Afghans are stuggling to get back on their feet, writes SALLY ARMSTRONG
A TIME OF HOPE
Afghans are stuggling to get back on their feet, writes SALLY ARMSTRONG
CLOUDS OF SMOKE RISE from the grill and swirl around the lunchtime crowd as Sadar roasts kabobs of daka (meat) and shami (ground beef) over charcoal. Sadar has operated his noisy sidewalk restaurant, Haji Rahnatullah, on Charahi Sedarat Street in Kabul for 40 years, and lately things have been looking up. “The Taliban bothered us all the time,” he says, shouting over the blare of music from his radio. “They came at prayer time, five times a day, and told us to close the shop and go to the mosque to pray.” He was averaging 20 customers a day back then—now there are more than 100 at lunch alone. “Nobody bothers us now,” he says, turning over a daka on the grill, sending another burst of smoke into the air. “Business is good, women come here for lunch, some with burkas, some without, and we’re having fun.”
A little more than a year after Kabul was liberated by allied forces, the city is awash in chaos. The real danger, apart from the occasional rocket attack, is the traffic. Masses of cars, yellow taxis and bicycles jockey for space on streets shrouded in a cloak of choking black exhaust. The concept that pedestrians have any right of way is as foreign as driving in separate lanes. The electricity randomly flickers on and off, and the telephone network, a maddening mix of seven systems that can’t communicate with each other, adds to the frustration. But Sadar is right: there’s a spring in the step of Kabul’s residents today. Women, once forbidden to appear in public by the Taliban without a male at their side, are trying to achieve some independence. About 30 per cent of them have traded in their periwinkle-blue burkas, some for Western styles, but most for traditional Afghan clothes. The movie theatres and shops are open; there’s even an Internet café at the Intercontinental Hotel.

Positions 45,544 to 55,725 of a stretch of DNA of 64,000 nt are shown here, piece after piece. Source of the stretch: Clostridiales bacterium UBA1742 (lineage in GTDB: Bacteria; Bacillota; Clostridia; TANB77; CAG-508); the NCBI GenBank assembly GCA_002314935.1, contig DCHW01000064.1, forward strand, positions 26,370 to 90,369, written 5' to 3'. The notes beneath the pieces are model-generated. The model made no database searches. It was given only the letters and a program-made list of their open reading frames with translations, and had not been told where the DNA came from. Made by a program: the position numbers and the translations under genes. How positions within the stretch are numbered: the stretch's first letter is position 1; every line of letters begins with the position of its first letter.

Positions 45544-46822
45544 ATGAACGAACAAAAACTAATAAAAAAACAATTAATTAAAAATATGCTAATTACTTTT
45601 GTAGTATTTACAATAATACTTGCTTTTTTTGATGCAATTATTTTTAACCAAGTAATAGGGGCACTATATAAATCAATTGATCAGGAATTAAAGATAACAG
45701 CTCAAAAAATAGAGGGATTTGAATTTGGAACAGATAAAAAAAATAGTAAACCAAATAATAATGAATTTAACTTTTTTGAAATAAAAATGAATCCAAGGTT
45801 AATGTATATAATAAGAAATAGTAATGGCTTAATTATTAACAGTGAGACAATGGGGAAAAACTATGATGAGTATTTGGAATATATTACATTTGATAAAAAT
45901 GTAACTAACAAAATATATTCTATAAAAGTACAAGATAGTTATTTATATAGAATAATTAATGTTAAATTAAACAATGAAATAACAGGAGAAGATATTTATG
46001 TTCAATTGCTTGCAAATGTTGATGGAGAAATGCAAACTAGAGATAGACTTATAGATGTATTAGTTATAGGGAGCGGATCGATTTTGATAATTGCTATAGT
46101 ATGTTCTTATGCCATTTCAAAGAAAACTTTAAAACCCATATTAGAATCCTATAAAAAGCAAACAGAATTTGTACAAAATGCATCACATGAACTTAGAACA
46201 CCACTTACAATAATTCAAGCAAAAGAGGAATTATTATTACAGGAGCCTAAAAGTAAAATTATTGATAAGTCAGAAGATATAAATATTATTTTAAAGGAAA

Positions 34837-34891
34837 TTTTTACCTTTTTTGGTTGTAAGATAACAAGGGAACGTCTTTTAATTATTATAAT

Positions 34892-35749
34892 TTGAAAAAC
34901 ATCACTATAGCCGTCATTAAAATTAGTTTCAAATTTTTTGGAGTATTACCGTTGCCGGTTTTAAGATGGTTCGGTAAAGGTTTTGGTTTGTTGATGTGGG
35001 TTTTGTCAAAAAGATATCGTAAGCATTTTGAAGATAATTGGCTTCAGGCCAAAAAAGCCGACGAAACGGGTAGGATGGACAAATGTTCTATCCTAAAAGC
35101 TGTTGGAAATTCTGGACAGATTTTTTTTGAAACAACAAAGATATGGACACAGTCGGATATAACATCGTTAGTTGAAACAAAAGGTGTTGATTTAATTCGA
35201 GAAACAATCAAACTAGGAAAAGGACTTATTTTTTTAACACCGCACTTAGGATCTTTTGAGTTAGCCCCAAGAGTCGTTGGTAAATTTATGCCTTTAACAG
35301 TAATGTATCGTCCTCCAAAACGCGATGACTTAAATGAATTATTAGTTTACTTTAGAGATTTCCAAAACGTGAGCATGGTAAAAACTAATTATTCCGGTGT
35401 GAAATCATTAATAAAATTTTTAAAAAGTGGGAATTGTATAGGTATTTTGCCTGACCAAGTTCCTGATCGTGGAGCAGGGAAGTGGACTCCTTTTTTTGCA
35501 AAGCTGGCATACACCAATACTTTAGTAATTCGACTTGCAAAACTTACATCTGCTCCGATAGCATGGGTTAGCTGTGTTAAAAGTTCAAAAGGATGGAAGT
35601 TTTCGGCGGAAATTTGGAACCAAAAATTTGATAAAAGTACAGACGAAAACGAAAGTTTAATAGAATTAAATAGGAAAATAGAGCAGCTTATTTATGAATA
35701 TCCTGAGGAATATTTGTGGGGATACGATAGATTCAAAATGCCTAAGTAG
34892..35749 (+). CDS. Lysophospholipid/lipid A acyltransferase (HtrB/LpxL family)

The presence of thousands of UN peace-
keepers and Western aid workers is keeping the Kabul economy afloat and the city safe. But Kabul is one thing. The rest of this country of 23 million remains a very dangerous place. Remnants of the Muslim extremists who supported the Taliban are still active: in late October and early November they fired rockets into four girls’ schools in villages near Kabul, setting the buildings on fire. Under the Taliban, females were not allowed to attend school; the attackers left behind leaflets warning parents to keep their daughters at home. Warlords, meanwhile, still control much of the country. Forces loyal to ethnic Uzbek commander Abdul Rashid Dostum and Ustad Atta Mohammed, a Tajik, have clashed frequently in the north.
And Ismail Khan, a Tajik in the west, has 25,000 soldiers on the payroll, dwarfing the country’s fledgling army.
As President Hamid Karzai attempts to exert his control beyond Kabul, his enemies seem determined to stop him. Last week, the government revealed that a man, whom Afghan security officials say was linked to alQaeda, had been arrested on Nov. 22 with 18 pounds of explosives taped to his chest in a plot to assassinate either Karzai or the defence minister, Mohammed Fahim. “He had been trained and assigned to carry out a suicide mission,” said government spokesman Amrullah Salihi. “He had very clear links with extremist Pakistani groups.”
Karzai is determined to move ahead with his plan to build a peaceful Afghanistan. The most potent weapon in his arsenal may be the new currency now being introduced